Thomas Jefferson: Liberty and PowerSubmitted by jruss133 on Sun, 12/29/2013 - 11:30
It is doubtful that Thomas Jefferson could have been elected President in the twentieth century. It is almost equally doubtful that he could have been elected to that high office at any time past 1850. Now I do not draw these conclusions simply because, as we say, times change, and any person thrown suddenly into another era would be more or less out of place and unsuited to positions of power and prestige in the later era. It is rather that Jefferson did not have the temperament, character, and turn of mind to have won election in the later era.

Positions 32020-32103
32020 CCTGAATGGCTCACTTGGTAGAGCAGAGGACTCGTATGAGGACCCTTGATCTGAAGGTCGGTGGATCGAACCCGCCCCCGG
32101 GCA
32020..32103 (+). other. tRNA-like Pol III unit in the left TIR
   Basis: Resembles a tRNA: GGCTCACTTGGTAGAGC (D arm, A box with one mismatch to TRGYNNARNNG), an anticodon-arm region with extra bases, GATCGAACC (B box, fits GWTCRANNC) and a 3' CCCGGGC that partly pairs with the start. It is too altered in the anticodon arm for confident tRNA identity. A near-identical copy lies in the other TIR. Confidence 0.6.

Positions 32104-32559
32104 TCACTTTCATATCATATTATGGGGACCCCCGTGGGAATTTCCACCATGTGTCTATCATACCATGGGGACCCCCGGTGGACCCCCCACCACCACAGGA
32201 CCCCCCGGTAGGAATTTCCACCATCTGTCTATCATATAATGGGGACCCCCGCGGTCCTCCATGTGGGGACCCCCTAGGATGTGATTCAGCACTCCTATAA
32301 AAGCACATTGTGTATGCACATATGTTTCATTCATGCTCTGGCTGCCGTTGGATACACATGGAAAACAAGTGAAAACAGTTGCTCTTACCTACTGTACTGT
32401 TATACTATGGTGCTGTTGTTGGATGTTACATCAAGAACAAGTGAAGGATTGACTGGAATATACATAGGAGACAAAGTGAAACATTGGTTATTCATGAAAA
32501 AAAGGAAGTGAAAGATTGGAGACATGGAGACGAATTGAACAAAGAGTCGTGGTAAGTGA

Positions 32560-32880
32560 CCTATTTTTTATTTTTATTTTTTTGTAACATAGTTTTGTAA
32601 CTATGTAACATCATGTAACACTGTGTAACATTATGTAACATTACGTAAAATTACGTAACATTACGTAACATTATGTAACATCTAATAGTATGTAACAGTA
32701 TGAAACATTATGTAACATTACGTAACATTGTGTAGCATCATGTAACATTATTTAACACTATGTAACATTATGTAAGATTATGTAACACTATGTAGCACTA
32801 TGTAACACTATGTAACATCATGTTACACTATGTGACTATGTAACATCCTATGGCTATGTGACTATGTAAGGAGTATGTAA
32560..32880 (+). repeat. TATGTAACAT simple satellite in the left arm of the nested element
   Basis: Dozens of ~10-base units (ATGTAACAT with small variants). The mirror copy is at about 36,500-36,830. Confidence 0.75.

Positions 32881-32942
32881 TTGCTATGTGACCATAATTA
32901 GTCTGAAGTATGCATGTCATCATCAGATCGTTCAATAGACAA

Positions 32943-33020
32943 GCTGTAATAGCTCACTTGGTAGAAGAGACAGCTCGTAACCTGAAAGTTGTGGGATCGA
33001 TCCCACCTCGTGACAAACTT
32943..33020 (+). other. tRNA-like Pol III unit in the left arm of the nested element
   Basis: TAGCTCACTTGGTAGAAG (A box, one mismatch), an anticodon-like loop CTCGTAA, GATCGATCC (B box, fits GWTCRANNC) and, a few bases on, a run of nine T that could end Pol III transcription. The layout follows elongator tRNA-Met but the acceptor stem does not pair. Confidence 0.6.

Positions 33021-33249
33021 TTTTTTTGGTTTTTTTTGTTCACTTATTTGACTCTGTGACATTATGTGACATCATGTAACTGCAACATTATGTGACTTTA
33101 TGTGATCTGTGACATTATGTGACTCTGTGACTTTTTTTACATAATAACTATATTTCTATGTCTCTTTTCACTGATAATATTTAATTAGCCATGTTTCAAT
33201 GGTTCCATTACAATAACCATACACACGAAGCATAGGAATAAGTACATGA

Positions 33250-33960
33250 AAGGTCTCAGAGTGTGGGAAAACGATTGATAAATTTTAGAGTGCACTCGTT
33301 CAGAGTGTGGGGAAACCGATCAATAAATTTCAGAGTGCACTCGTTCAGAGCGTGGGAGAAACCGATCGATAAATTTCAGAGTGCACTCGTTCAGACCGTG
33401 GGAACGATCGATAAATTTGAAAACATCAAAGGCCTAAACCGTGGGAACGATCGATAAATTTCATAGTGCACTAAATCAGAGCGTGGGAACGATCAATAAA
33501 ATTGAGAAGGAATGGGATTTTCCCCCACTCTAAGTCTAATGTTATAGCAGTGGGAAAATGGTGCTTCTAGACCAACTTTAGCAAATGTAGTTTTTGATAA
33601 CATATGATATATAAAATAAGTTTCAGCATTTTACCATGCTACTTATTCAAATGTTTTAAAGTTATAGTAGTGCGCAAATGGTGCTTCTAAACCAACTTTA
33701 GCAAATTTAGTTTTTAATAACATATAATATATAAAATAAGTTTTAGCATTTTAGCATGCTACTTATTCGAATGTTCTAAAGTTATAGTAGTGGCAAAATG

Jefferson shrank from public debate as a young child does from going into the darkness alone. He avoided, so far as possible, all occasions for public speaking. He disliked pomp, ceremony, confrontations, and heated discourse. As President, he preferred written opinions from his department heads rather than to convene cabinet meetings in an attempt to reach conclusions. He was tall, gangly, freckled, sandy-haired, and some thought they detected a sneakiness about him. For this latter reason, especially, he would probably have been a disaster on television, where openness and straightforward honesty of appearance is essential, though actors can feign such looks with ease, while honest men with a squint might be thought scoundrels. Some thought Jefferson was being overly anxious for popular approval when he did not speak out on controversial matters. The truth may be otherwise; Jefferson loved the truth too much to see it traded casually in the marketplace.